It’s been 155 years since neurologist Jean-Martin Charcot gave the first lecture on a mysterious progressive illness he called “multiple sclerosis.” Since then, we’ve learned a lot. We know MS causes the immune system to attack healthy tissue, including damaging the brain and spinal cord. Resulting symptoms can be debilitating and include fatigue, blurred vision, memory problems and weakness. Huge advancements in our understanding of MS and its underlying causes, as well as treatment advances, have been made in the past few decades, but MS remains a complex and unpredictable reality for the 2.8 million+ people diagnosed around the world.

Ironically, the only real constant for people living with MS is change. There’s no set pattern or standard progression of the disease, so each person’s experience is unique. Some people with MS have mild symptoms that worsen slowly but sometimes improve, while others can have severe symptoms that drastically alter their daily lives.

All people with MS share some things in common, however, such as the need to stay informed on the ever-evolving research, find various lines of support and try to remain hopeful as they continue living with the disease.

To better understand what navigating life with MS really looks like, three women shared their MS stories with us. Their journeys demonstrate how MS can look different for different people and interestingly, how the language used to talk about the disease can greatly impact how people understand their realities.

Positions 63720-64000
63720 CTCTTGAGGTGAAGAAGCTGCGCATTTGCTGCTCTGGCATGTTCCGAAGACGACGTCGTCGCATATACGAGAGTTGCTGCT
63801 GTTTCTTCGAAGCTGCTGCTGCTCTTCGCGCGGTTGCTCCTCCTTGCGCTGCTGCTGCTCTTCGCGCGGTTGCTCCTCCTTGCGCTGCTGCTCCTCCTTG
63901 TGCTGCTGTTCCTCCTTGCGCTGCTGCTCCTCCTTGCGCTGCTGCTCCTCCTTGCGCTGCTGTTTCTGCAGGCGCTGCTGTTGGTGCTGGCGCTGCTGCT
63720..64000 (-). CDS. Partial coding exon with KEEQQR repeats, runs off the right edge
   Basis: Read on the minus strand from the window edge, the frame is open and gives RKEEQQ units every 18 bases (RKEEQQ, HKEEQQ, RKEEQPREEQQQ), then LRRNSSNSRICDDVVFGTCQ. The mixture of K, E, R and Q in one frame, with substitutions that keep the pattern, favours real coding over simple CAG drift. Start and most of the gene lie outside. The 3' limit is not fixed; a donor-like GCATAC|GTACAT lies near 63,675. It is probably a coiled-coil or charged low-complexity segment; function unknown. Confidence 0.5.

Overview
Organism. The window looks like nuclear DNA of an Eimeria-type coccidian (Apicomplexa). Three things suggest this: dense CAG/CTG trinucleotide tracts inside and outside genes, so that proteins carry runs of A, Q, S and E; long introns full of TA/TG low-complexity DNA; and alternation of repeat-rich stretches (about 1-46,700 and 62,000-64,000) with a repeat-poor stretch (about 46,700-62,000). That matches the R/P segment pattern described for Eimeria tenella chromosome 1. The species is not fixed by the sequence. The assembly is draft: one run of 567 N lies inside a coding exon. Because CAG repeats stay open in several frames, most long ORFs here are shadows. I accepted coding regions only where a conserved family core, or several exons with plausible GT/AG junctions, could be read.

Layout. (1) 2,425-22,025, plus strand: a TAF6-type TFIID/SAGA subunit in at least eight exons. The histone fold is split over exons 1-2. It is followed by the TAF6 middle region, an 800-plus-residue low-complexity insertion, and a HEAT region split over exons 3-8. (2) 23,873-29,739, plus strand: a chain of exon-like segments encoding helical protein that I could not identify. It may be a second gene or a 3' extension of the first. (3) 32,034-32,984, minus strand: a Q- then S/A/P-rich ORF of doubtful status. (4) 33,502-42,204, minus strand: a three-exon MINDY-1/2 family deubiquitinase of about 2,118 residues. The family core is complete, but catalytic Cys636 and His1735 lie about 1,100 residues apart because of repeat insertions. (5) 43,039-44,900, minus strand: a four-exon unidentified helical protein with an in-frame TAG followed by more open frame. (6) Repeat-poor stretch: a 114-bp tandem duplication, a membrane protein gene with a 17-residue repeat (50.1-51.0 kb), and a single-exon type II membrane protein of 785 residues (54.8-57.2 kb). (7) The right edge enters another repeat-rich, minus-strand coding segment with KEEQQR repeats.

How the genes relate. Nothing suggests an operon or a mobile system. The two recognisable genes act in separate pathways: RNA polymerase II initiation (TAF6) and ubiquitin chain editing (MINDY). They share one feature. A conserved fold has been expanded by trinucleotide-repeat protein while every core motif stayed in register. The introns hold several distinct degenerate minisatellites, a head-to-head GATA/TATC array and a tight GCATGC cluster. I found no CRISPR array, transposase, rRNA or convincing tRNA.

woman with horse, woman riding horseGina loves riding her horse, Benita.Courtesy of Sanofi

Gina—Hamburg, Germany (diagnosed with relapsing multiple sclerosis in 2017)

When her youngest son was 4 months old, Gina started having problems with her eye. She’d soon learn she was experiencing optic neuritis—her first symptom of MS.

“Immediately after the diagnosis, I looked up facts on MS because I didn’t know anything about it,” Gina says. “And as soon as I knew what could really happen with this disease, I actually got scared.”

As her family’s primary income provider, she worried about how MS would impact her ability to work as a writer and editor. Her family was afraid she was going to end up in a wheelchair. However, for now, Gina’s MS is managed well enough that she still works full-time and is able to be active.

“When I tell somebody that I have MS, they often don't believe me the first time because I don't fulfill any stereotypes,” she says.

Overwhelmed by negative perspectives on living with MS, Gina sought support in the online MS community, which she found to be much more positive.

“I think it’s important to use as many positive words as you can when talking about MS.” It’s important to be realistic while also conveying hope, she says. “MS is an insidious disease that can cause many bad symptoms…that can be frightening, and you can't gloss over it, either.”

To give back to the online community that helped her so much, Gina started a blog to share her story and help others trying to learn about their diagnosis.

Though she deals with fatigue and cognitive dysfunction sometimes, Gina stays active swimming, biking, riding horses and playing with her sons, who are now 11 and 6.

Cognitive dysfunction is common in MS, with over half of people affected. It can impact memory, attention, planning, and word-finding. As with many aspects of MS, some people experience mild changes, while others face more challenges.

Gina says that while there’s still a lot of education about MS needed, she feels positive about the future of MS because there’s so much research being done.